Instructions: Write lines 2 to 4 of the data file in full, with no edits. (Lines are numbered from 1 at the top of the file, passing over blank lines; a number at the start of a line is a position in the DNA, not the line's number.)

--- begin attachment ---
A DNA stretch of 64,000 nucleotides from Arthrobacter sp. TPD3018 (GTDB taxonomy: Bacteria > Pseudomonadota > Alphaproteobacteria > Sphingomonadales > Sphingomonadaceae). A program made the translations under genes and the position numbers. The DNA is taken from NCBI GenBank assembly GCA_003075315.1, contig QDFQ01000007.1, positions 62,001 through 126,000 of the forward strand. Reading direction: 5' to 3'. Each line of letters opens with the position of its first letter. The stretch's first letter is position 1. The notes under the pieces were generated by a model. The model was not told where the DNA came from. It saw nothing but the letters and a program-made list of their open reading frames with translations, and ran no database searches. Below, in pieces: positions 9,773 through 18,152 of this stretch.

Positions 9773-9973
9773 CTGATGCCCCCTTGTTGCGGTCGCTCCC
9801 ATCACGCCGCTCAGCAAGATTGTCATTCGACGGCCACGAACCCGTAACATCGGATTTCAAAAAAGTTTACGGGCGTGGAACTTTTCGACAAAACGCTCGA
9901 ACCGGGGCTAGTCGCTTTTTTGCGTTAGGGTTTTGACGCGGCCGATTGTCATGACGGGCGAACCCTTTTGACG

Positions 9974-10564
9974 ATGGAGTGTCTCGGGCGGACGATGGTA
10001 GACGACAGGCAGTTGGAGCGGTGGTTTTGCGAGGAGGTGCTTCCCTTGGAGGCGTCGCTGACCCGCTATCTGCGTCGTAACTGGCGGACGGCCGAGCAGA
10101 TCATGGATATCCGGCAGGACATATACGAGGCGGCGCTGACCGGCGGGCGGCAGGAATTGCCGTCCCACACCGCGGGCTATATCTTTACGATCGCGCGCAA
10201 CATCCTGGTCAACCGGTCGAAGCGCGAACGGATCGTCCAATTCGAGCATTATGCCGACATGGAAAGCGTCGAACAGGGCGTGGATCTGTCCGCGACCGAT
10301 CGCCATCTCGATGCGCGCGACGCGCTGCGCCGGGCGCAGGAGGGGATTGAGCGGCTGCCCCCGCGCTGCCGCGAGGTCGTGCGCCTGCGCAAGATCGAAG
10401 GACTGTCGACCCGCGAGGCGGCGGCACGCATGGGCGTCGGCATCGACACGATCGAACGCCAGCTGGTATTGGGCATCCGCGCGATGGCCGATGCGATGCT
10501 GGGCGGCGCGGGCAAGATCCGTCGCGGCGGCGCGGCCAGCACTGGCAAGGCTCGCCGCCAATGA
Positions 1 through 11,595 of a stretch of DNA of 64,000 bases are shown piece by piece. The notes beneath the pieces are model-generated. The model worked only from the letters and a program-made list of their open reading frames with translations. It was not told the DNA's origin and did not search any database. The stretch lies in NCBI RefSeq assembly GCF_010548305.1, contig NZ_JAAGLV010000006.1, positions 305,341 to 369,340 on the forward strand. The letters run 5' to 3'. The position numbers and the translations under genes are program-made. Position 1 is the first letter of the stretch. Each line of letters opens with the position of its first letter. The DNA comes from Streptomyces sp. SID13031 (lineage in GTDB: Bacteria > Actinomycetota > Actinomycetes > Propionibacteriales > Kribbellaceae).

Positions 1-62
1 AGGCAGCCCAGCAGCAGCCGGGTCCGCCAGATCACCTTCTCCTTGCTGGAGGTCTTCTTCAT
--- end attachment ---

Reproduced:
Positions 9773-9973
9773 CTGATGCCCCCTTGTTGCGGTCGCTCCC
9801 ATCACGCCGCTCAGCAAGATTGTCATTCGACGGCCACGAACCCGTAACATCGGATTTCAAAAAAGTTTACGGGCGTGGAACTTTTCGACAAAACGCTCGA